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November 9, 2001


The opinion of the court was delivered by: Keenan, Judge



This is an application for a preliminary injunction under 42 U.S.C. § 6972, the Resource Conservation And Recovery Act ("RCRA"). Plaintiffs seek mandatory injunctive relief to compel the United States Postal Service ("USPS") to shut-down and decontaminate the Morgan Processing and Distribution Center ("Morgan"), to test the James A. Farley postal facility ("JAF"), and to test all "downstream" postal facilities that are serviced by Morgan.

By order of November 9, 2001, this Court denied the application to shut down Morgan, but directed that JAF be tested immediately. In that order, I stated that a full Opinion would follow and this is that Opinion.

Plaintiffs seek this relief because in October 2001 anthrax testing revealed the presence of anthrax spores on five pieces of mail-sorting equipment on the third floor in the south building of the Morgan Facility. Morgan is a building complex located between 28th and 30th Streets and 9th and 10th Avenues on the westside of Manhattan. The south building runs from 28th to 29th Streets and has six work floors plus office space on the top floors. (Tr. 65).*fn1

Anthrax is a virulent infectious disease caused by the bacterium "bacillus anthracus." (Tr. 148). The bacillus can be carried in spores existing in powder form and can cause death. The anthrax contamination at Morgan likely came from anthrax-laced letters that were sent to Tom Brokaw at NBC News and The New York Post, which were processed at the Morgan Facility. Morgan is the largest central mail-processing facility in the New York City area and JAF is adjacent to Morgan and connected to it by tunnel.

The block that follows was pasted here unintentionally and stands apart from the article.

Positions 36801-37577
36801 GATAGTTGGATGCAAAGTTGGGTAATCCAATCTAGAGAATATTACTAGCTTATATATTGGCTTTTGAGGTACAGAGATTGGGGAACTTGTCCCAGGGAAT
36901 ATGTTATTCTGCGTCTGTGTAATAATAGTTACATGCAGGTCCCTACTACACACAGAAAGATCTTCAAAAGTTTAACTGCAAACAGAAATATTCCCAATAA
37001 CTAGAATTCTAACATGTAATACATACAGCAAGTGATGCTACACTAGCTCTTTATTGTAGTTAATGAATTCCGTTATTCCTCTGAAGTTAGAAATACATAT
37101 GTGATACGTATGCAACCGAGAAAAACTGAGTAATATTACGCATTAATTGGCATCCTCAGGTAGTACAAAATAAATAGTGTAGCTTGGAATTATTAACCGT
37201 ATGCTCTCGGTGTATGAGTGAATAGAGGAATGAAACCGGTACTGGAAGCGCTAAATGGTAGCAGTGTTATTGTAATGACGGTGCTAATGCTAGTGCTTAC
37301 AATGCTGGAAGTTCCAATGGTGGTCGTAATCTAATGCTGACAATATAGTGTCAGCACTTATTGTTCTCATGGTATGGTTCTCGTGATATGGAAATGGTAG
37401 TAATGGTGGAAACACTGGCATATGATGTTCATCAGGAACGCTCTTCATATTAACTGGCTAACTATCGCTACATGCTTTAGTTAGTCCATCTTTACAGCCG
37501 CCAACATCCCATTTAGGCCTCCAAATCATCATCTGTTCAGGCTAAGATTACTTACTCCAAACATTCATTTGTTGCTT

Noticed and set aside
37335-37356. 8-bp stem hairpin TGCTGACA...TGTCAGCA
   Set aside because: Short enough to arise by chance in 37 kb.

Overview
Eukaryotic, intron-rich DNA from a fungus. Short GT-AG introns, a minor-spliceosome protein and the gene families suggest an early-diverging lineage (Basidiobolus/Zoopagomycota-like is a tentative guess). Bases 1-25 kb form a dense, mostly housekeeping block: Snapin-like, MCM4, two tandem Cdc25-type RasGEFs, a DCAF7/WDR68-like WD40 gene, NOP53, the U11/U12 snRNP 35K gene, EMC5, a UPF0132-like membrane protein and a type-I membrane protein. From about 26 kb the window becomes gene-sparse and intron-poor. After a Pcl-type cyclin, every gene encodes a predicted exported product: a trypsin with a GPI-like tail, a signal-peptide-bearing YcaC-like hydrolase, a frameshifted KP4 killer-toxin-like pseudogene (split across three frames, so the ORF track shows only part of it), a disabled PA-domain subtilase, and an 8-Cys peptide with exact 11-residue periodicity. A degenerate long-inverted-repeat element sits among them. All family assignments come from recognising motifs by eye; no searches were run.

Standard For A Mandatory Preliminary Injunction

To obtain a preliminary injunction, a party seeking such relief must establish that: (1) the injunction is necessary to prevent irreparable harm, and (2) either (a) a likelihood of success on the merits, or (b) a sufficiently serious question going to the merits of the claim as to make it fair ground for litigation, and that a balance of the hardships tips decidedly in favor of the moving party. See Malkentzov v. DeBuono, 102 F.3d 50, 54 (2d Cir. 1996). Where an injunction is mandatory, i.e., its terms would alter, rather than preserve, the status quo by requiring some positive act, see Tom Doherty Assocs. Inc. v. Saban Entm't, Inc., 60 F.3d 27, 34 (2d Cir. 1995), the moving party must meet a higher standard than ordinarily required by "clearly" showing that he is entitled to the relief sought, or that "extreme or very serious damage" will result from a denial of the injunction. Phillip v. Fairchild Univ., 118 F.3d 131, 133 (2d Cir. 1997). See also Brewer v. West Irondequoit Cent. Sch. Dist., 212 F.3d 738, 743-44 (2d Cir. 2000); Wilson v. Amoco, 989 F. Supp. 1159, 1171 (D. Wy. 1998). In this case, both sides agree that a mandatory injunction is at issue relative to the closing of the Morgan Facility.

Findings of Fact

An evidentiary hearing was conducted on November 6, 7, 8 and 9, 2001, at which six witnesses testified for the plaintiffs and four witnesses for the USPS. For plaintiffs were William Smith, William Bachmann, Dennis O'Neil, Eckardt Johanning, M.D., Edward Olmsted and Jeanne Mager Stellman, PhD. Stephen Ostroff, M.D., David Solomon, Robert Daruk and Tom Cash testified for the defense.